"The Ronan Report" provides insight about the activities at the Western Maryland Health System in Cumberland, Maryland, and about the changes taking place in healthcare today from a CEO's perspective.

Wednesday, February 24, 2016

Defying Logic, Until Now

Last Friday, I was in the Triple Aim Coordinating Council meeting and we were reviewing patient satisfaction results for Home Care.  The results were excellent and we have been awarded a five star rating for Home Care at WMHS. (Great job on everyone’s part in Home Care!)  
What had defied logic was the percent satisfied for the “would you recommend this service to your friends and family” question. The results of every previous question were over 90% extremely or very satisfied; the "recommend" question result was 85%.  We see the same pattern with our hospital satisfaction survey results; the great majority of results are so much better than the results for the "recommend" question.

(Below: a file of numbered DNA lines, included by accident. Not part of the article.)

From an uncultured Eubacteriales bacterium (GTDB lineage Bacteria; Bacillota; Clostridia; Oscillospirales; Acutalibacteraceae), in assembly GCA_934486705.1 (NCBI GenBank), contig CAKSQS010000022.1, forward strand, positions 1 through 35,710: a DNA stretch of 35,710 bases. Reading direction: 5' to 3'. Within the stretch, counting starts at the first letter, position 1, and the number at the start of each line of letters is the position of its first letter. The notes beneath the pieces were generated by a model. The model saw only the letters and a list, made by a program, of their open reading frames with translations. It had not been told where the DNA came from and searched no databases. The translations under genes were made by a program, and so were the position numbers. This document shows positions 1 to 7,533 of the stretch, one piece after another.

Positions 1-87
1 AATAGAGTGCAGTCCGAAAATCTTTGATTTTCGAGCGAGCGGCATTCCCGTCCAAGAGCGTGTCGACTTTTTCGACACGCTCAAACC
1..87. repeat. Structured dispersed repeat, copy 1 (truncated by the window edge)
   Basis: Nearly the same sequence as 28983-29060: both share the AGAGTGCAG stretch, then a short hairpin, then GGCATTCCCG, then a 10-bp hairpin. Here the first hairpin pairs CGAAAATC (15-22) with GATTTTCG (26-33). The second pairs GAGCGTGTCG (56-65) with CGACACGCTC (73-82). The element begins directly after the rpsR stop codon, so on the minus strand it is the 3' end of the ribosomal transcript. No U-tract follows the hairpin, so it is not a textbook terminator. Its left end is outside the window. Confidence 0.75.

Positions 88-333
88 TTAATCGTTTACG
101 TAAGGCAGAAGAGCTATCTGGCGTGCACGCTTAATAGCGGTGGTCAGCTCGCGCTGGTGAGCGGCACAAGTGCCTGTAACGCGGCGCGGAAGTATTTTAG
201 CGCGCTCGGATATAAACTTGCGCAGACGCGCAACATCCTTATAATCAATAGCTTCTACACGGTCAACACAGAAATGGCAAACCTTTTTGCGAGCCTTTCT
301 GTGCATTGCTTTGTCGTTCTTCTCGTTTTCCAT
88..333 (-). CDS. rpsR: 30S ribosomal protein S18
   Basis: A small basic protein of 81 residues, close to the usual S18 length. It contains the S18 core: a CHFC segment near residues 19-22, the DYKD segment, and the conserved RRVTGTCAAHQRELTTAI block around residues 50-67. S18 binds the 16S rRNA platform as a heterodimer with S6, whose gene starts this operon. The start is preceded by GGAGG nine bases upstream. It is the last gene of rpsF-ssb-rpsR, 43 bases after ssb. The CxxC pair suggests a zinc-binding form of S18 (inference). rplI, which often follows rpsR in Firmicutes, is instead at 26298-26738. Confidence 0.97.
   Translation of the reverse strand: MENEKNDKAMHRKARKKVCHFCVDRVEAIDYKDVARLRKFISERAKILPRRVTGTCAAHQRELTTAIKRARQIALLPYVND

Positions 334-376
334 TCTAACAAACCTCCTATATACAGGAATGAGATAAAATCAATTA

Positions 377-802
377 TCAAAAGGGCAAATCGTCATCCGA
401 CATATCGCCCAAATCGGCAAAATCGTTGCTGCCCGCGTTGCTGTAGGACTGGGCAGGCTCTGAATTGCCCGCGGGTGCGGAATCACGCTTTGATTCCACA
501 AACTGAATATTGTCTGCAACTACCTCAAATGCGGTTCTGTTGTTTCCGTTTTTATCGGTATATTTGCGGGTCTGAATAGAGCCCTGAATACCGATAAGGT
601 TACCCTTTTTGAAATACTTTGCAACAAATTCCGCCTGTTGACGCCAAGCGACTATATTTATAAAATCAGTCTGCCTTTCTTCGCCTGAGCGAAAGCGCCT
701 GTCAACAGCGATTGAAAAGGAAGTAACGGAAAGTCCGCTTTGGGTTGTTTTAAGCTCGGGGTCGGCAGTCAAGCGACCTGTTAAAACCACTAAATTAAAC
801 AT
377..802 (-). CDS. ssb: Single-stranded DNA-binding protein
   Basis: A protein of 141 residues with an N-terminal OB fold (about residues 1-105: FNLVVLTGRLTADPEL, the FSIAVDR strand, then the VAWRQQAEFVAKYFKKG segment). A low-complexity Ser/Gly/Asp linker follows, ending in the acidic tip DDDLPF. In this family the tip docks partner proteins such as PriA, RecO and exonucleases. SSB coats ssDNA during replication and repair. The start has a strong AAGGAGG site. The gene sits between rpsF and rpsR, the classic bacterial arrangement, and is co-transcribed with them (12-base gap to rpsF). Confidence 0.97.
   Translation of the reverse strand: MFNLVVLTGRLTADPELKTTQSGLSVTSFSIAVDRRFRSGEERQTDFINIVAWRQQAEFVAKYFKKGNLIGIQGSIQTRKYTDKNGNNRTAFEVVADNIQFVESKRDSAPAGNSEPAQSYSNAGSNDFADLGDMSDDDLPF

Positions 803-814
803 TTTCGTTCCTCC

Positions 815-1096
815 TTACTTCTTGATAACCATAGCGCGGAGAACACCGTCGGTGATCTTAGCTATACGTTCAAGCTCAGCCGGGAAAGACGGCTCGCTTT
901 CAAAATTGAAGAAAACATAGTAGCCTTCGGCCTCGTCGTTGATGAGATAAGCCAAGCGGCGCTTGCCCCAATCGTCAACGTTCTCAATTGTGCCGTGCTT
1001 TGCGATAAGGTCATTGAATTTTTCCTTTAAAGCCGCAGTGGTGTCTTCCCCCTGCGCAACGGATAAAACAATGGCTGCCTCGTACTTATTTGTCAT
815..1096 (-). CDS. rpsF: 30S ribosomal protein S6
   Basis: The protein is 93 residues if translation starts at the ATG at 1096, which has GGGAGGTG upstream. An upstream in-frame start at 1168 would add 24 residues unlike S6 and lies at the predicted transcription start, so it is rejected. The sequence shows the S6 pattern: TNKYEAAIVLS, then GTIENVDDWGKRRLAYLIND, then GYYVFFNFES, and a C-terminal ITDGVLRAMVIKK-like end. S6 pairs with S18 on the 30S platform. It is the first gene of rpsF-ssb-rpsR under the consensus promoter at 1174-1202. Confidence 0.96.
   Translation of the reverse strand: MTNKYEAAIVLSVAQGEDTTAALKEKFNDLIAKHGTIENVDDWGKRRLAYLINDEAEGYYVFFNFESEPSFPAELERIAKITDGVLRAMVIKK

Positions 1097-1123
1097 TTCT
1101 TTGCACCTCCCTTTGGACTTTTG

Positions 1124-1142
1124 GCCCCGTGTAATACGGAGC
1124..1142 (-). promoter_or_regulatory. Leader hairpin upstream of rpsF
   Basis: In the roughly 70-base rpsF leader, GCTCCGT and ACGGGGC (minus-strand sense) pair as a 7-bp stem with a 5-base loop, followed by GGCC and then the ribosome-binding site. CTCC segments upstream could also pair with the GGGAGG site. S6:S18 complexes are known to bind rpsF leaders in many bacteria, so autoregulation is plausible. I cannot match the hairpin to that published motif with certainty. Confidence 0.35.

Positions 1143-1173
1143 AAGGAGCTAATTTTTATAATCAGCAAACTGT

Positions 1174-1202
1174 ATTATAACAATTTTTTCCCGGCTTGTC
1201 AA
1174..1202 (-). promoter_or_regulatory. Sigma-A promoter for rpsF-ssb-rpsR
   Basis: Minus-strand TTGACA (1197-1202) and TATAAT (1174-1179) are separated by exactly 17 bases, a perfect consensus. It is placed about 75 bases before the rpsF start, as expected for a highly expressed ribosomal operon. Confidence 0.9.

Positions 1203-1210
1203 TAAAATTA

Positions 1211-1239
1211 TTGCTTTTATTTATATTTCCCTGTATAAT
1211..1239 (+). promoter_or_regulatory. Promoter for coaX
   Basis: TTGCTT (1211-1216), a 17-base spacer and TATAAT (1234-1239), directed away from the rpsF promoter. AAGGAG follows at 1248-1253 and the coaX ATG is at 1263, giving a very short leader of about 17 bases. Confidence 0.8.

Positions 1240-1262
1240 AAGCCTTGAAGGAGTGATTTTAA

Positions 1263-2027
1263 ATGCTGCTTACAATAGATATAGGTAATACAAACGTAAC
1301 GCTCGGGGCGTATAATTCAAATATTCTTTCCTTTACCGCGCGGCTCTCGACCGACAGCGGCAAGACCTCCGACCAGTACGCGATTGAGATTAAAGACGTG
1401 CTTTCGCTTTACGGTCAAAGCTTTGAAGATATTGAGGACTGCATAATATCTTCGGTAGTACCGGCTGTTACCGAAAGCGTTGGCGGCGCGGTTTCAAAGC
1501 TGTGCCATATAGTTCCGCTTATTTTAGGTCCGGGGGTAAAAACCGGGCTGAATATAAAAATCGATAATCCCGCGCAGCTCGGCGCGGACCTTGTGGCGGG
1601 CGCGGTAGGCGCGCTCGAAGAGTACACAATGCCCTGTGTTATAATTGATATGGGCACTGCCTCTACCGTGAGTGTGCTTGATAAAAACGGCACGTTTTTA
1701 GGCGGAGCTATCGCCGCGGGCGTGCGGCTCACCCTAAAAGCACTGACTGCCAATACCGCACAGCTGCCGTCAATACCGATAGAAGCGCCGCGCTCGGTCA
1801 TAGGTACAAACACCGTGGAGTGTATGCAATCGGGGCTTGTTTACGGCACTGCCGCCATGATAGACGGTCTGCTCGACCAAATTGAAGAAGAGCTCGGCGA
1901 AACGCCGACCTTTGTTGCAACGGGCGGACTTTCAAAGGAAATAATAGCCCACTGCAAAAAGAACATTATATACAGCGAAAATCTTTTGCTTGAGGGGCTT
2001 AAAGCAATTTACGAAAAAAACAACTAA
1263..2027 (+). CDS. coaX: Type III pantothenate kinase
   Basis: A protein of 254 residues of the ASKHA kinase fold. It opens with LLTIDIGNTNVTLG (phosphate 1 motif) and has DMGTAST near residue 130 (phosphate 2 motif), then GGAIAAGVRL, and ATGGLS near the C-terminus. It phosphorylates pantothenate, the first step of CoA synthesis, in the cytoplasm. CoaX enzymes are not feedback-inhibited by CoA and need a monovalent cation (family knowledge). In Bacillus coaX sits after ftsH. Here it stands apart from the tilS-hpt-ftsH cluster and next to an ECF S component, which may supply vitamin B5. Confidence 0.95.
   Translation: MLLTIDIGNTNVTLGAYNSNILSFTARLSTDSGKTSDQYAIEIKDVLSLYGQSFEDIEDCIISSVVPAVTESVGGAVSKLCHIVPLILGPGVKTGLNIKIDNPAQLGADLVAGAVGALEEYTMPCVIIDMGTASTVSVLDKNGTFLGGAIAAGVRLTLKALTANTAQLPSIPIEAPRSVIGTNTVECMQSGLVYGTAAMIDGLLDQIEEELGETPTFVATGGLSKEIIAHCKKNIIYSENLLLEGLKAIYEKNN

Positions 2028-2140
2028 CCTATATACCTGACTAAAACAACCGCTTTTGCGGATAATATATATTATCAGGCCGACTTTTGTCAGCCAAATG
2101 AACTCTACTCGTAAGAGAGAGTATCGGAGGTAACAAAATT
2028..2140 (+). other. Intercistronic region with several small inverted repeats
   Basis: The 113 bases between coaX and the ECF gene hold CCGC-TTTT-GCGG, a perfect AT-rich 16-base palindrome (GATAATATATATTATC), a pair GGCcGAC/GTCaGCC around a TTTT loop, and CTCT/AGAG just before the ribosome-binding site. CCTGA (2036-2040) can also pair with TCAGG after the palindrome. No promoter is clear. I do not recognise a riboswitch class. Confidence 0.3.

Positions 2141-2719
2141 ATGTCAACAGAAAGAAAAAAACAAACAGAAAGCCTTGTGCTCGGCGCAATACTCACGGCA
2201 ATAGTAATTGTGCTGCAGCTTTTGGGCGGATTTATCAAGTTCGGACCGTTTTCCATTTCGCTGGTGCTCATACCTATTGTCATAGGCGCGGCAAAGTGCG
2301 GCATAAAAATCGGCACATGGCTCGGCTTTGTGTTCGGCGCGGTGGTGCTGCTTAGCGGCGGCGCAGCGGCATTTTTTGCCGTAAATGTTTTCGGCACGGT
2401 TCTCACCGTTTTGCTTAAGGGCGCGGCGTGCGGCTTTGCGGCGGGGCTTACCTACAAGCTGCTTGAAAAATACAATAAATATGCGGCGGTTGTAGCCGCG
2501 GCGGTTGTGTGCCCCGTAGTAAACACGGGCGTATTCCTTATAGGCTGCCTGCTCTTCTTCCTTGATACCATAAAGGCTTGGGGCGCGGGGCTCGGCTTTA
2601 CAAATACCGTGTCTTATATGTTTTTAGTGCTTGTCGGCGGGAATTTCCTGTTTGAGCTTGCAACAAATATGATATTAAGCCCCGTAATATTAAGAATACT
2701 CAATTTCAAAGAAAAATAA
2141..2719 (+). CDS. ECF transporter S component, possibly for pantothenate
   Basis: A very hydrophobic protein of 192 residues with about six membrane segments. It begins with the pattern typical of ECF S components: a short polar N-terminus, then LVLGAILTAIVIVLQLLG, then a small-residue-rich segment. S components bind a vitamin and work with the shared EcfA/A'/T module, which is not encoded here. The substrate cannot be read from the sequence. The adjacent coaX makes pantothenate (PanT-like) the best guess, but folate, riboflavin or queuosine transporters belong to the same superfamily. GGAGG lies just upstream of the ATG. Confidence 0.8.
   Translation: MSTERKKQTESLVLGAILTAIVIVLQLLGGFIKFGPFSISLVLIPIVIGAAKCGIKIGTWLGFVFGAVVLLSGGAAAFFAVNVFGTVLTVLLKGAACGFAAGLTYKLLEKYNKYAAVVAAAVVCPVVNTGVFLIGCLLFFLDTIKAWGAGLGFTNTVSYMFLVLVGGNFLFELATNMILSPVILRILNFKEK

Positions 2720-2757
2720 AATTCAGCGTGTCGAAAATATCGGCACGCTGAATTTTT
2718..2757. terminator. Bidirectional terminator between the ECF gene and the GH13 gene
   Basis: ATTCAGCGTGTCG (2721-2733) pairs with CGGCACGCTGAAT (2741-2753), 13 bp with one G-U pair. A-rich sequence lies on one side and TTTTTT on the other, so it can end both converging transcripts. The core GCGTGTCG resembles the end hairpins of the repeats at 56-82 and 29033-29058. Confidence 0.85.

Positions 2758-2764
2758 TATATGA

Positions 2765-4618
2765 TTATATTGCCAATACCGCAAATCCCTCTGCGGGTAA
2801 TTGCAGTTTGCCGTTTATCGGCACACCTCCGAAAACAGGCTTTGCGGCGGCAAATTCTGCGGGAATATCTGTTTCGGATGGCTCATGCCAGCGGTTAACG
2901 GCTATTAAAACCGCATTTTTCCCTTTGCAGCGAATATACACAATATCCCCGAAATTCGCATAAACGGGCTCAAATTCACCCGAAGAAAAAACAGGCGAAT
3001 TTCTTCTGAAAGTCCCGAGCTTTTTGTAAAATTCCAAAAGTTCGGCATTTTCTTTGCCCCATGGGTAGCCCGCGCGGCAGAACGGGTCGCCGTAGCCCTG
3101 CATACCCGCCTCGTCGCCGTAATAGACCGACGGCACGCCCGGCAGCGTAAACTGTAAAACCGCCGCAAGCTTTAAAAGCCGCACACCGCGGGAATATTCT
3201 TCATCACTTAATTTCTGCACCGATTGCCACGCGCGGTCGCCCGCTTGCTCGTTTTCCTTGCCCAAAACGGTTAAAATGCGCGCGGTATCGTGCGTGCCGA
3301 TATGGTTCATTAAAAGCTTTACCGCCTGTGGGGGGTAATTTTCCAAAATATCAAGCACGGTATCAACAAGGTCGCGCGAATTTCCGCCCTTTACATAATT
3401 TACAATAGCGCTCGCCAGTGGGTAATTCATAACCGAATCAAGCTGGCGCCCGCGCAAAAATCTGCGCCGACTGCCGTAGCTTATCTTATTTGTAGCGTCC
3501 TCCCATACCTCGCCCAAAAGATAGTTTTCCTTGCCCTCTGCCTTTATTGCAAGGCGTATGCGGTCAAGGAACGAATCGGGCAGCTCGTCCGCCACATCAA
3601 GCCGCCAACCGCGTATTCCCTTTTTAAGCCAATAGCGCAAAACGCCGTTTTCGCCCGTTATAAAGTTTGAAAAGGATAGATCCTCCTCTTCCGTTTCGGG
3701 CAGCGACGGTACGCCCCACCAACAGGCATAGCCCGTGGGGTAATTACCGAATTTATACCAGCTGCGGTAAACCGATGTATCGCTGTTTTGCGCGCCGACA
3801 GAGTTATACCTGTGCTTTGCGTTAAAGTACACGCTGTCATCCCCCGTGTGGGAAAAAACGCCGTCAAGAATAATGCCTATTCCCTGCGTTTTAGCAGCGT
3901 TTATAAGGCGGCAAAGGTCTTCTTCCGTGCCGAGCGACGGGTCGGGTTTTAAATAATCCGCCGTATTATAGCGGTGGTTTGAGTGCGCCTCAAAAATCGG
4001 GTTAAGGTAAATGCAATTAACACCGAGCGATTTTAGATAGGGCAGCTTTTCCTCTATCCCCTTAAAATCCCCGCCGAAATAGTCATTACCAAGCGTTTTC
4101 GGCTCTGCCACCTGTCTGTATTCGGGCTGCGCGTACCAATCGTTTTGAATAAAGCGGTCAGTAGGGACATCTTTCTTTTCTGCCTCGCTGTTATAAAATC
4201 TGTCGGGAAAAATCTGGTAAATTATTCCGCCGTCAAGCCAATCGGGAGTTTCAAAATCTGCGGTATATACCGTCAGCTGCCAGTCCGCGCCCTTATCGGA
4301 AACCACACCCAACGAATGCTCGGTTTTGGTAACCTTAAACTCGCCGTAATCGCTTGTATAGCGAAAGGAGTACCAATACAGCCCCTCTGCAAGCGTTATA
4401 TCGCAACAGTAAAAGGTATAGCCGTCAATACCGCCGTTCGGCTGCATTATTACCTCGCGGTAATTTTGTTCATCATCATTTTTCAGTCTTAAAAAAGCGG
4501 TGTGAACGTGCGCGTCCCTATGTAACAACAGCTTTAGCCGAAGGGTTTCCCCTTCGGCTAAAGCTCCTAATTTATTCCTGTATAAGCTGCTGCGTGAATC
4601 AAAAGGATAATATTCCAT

The Council members were scratching their heads and saying that this defies logic.  Dr. Steve Smith raised his hand and said he knew why patients answer that question the way they do.  He continued, “the great majority of patients don’t want to be in the hospital, in Same Day Surgery or being visited by Home Care nurses. They are not extremely satisfied, very satisfied or even somewhat satisfied that they are in the condition that they are in." 
Obviously, they are pleased with the care as reflected in the other patient satisfaction results.  However, in this case they are not recommending a hotel, a car dealership or a restaurant, they are saying you don’t want to have heart disease, cancer, hypertension, diabetes and the list goes on.  Hmmm, great answer! Dr. Smith solved a long standing conundrum for those of us who look may be too close to look at the results objectively.  Thanks, Steve!

Tuesday, February 23, 2016